The goal of this research proposal is to use patient derived cells with defined disease genotypes to identify disrupted molecular pathways through large-scale proteomics and network analysis. Human induced pluripotent stem cells (hiPSC) have revolutionized the ability to study human diseases from patients. It is now possible to obtain fibroblasts from patients suffering from a disease and to reprogram the cells to pluripotent stem cells and then differentiate them into a cell type associated with the disease state. This reverses a long standing limitation for the proteomic study of human diseases which has been the ability to use cells directly from patients with the appropriate disease phenotype and genotype. We will use Rett Syndrome (RTT) as a prototype for autism spectrum disorders (ASD). Here, we will combine vertical (mutant and control cell lines) and horizontal genetics (different mutations in MeCP2) to measure proteomic changes in affected forebrain neuronal and glial cells derived through fibroblasts and hiPSCs. We will use network analysis techniques developed in the previous grant period to identify molecular phenotypic differences using protein-protein interaction and protein expression patterns. Our hypothesis is that this approach will identify specific molecular processes disrupted in RTT and altered upon rescue of the RTT neuronal phenotype, which will lead to insights into other ASD.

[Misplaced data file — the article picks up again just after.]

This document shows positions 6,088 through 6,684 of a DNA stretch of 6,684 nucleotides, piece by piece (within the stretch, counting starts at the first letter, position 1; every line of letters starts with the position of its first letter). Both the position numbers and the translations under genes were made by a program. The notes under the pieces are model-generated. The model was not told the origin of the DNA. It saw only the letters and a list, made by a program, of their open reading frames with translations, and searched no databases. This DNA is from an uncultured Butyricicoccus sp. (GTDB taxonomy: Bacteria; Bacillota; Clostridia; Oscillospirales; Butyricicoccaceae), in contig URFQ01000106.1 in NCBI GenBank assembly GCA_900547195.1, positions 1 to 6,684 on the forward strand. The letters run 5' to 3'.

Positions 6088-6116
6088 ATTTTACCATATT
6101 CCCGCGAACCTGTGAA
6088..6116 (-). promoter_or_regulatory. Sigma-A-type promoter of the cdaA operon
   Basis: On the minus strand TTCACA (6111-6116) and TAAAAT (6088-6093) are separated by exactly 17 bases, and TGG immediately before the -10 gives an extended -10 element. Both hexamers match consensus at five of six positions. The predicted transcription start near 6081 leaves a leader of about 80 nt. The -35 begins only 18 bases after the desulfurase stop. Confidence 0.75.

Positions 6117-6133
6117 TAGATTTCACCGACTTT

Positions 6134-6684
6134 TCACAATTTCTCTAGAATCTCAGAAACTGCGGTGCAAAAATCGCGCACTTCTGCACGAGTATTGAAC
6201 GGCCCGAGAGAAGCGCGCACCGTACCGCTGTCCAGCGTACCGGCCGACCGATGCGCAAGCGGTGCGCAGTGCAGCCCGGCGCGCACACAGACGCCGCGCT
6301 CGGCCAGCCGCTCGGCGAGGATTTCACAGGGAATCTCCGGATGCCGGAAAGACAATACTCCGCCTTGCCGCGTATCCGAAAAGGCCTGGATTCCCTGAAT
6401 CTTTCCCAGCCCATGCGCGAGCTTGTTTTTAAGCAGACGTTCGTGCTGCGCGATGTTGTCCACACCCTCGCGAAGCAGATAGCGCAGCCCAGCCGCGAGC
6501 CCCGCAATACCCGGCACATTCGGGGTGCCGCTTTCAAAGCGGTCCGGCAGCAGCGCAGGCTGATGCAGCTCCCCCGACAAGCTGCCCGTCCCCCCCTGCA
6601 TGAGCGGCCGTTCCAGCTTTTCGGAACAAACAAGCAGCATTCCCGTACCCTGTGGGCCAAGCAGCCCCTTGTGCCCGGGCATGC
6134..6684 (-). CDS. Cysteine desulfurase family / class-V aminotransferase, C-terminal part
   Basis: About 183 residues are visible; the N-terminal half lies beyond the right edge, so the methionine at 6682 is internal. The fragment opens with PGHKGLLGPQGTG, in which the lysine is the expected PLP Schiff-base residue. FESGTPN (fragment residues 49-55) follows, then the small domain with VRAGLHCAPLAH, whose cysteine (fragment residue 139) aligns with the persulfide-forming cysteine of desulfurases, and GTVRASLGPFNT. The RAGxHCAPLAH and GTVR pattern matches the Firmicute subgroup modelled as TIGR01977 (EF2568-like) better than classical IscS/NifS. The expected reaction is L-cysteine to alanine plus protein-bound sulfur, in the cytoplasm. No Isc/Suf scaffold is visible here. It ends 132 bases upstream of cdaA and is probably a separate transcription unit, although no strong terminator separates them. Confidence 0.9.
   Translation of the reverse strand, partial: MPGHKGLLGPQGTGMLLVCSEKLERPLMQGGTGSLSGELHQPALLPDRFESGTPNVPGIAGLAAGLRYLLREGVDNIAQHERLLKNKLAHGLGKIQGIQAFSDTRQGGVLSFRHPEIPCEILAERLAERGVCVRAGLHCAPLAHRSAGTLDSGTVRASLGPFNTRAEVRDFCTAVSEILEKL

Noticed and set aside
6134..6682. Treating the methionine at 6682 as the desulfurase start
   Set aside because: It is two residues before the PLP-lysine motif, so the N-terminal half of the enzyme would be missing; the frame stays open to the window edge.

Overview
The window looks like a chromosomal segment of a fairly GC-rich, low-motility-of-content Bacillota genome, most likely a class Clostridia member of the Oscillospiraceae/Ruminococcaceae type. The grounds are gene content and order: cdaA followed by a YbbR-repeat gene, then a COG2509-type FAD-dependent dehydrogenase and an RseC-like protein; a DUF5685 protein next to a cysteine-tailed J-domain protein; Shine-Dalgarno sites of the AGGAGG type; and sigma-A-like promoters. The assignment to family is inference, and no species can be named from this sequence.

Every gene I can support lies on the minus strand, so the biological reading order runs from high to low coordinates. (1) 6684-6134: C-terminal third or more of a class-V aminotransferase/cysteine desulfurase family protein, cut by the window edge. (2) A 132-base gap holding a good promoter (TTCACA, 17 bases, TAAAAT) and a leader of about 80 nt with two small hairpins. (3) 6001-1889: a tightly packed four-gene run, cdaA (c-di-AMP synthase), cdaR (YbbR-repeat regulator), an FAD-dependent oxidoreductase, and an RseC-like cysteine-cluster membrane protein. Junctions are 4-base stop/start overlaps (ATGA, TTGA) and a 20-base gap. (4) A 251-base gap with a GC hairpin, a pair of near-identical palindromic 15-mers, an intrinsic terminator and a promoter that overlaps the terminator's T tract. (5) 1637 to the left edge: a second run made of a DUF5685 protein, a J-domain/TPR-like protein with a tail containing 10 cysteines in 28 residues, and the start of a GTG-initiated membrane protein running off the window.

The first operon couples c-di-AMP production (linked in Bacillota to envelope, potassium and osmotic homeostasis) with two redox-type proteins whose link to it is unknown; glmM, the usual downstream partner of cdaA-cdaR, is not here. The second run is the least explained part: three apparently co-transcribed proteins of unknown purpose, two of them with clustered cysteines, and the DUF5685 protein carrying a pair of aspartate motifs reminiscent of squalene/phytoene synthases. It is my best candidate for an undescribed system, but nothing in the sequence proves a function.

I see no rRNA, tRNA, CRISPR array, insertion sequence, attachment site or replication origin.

The goal of this research proposal is to use patient derived cells induced pluripotent stem cells with defined disease genotypes to identify disrupted molecular pathways through large-scale proteomics and network analysis. By using a combination of vertical and horizontal genetics to study how protein networks are affected by perturbations to the genetic programs of these cells, we will determine the biochemical implications of the patient genotypes. This research will drive our understanding of the pathways perturbed by the disease, creating a new focus for therapies.
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